Hugh Wheelan: How have the findings of this week’s US National Climate Assessment helped push forward the debate

Christiana Figueres: Actually in the past week we’ve had three major announcements coming out of the US. One was the government’s National Climate Assessment saying that ‘all’ areas of the US are being affected by climate change. Then, last week we had the US Supreme Court ruling that the government can regulate emissions from coal-fired power stations, and the Environmental Protection Agency (EPA) is on track to do so. And Stanford University has just announced that its $18.7bn endowment won’t make any more direct investments in coal mining companies and will sell off its existing holdings. That’s three major developments coming out of the US from three different sources, but which actually have a lot to do with each other.

Hugh Wheelan: What is your view on the Fossil Free divestment campaign?

Christiana Figueres: It’s helpful because it is sending out a broad message. It’ s not going to change the whole of mainstream investment if it is only on the part of universities, colleges and religious organisations. But what I actually do think that is starting to influence mainstream investors are developments like FTSE creating a fossil fuel free index, with Blackrock. These are traditional, financial organisations realizing that a new day is dawning. There are also examples of pension funds like PensionDanmark divesting from fossil fuels in favor of renewables, although they are investing exclusively in Danish assets, which are pretty secure because of the support from the Danish government. Perhaps, more significant is the work of the Swedish AP government pension funds coming out recently to say that they have classified a large chunk of their investment portfolio a high, medium and low carbon, and they are taking out all the high carbon companies across the world.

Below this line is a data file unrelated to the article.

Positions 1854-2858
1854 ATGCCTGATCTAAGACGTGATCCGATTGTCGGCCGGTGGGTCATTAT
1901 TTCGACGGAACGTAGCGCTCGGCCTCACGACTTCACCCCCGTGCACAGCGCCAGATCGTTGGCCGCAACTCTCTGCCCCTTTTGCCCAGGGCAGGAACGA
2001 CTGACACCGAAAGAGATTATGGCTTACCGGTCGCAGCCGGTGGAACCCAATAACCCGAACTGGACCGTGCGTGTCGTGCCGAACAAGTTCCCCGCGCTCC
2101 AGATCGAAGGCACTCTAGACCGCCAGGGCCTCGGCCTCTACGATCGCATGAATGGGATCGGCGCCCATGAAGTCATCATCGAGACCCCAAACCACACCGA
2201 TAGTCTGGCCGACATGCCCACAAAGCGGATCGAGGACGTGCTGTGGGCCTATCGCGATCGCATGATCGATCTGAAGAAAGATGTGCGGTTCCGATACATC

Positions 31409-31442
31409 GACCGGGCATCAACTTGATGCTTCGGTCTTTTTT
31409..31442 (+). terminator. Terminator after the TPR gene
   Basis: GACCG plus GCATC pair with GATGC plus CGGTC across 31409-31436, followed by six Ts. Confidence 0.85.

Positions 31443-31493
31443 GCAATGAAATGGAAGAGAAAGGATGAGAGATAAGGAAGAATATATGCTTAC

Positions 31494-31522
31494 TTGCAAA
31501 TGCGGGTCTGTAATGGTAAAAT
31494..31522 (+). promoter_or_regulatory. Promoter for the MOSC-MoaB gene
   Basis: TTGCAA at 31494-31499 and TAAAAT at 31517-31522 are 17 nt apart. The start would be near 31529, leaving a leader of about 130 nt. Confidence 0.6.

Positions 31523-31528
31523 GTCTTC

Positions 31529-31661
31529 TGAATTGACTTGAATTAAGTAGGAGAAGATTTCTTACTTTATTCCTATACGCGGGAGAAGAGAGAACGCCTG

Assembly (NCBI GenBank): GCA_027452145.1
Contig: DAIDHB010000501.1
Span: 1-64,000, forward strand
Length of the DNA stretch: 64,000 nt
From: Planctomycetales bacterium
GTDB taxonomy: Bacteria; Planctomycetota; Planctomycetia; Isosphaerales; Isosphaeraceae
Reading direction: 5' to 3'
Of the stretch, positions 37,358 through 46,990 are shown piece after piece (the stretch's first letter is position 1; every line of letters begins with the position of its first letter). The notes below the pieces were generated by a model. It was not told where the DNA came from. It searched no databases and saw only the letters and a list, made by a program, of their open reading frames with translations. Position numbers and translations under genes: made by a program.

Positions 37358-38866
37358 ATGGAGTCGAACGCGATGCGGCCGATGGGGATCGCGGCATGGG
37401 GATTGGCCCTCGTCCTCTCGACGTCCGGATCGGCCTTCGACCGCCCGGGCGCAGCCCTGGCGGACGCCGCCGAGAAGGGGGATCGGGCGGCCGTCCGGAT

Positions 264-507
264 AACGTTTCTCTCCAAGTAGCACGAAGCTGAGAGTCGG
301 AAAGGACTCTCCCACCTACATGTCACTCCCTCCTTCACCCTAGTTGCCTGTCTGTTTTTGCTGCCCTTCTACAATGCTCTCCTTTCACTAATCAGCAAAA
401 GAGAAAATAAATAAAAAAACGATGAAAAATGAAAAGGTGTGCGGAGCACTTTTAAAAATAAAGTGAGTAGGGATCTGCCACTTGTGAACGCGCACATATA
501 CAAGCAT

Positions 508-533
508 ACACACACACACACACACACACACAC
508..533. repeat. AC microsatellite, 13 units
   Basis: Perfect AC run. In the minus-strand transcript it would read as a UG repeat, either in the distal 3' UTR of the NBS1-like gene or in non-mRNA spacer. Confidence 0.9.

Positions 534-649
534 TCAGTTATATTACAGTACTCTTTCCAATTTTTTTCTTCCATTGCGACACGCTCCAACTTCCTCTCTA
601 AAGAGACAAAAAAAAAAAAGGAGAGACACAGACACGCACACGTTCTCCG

Hugh Wheelan: What’s your message for investors who are not very confident about the financial prospects in clean energy/renewables, etc, and who may have lost money in the past?

Christiana Figueres: I appreciate the testing of the ground that has been done by some investors and those that were willing to be pioneers. I don’t think this is pioneering ground any more. This is rapidly becoming mainstream and in fact those that are not going to move forward are going to be the disadvantaged. The investment environment is rapidly changing now and we are getting to the point where this is going to tip over and investors should be joining the bandwagon. The reports and data that we have seen on clean tech shares have shown them tipping back up again, indicating that maybe the shake out is coming to an end.

Hugh Wheelan: Can you talk about how the Green Climate Fund (whose private sector advisory board includes Torben Moger Pedersen, CEO, of PensionDanmark) could start to lever private capital alongside public climate change commitments.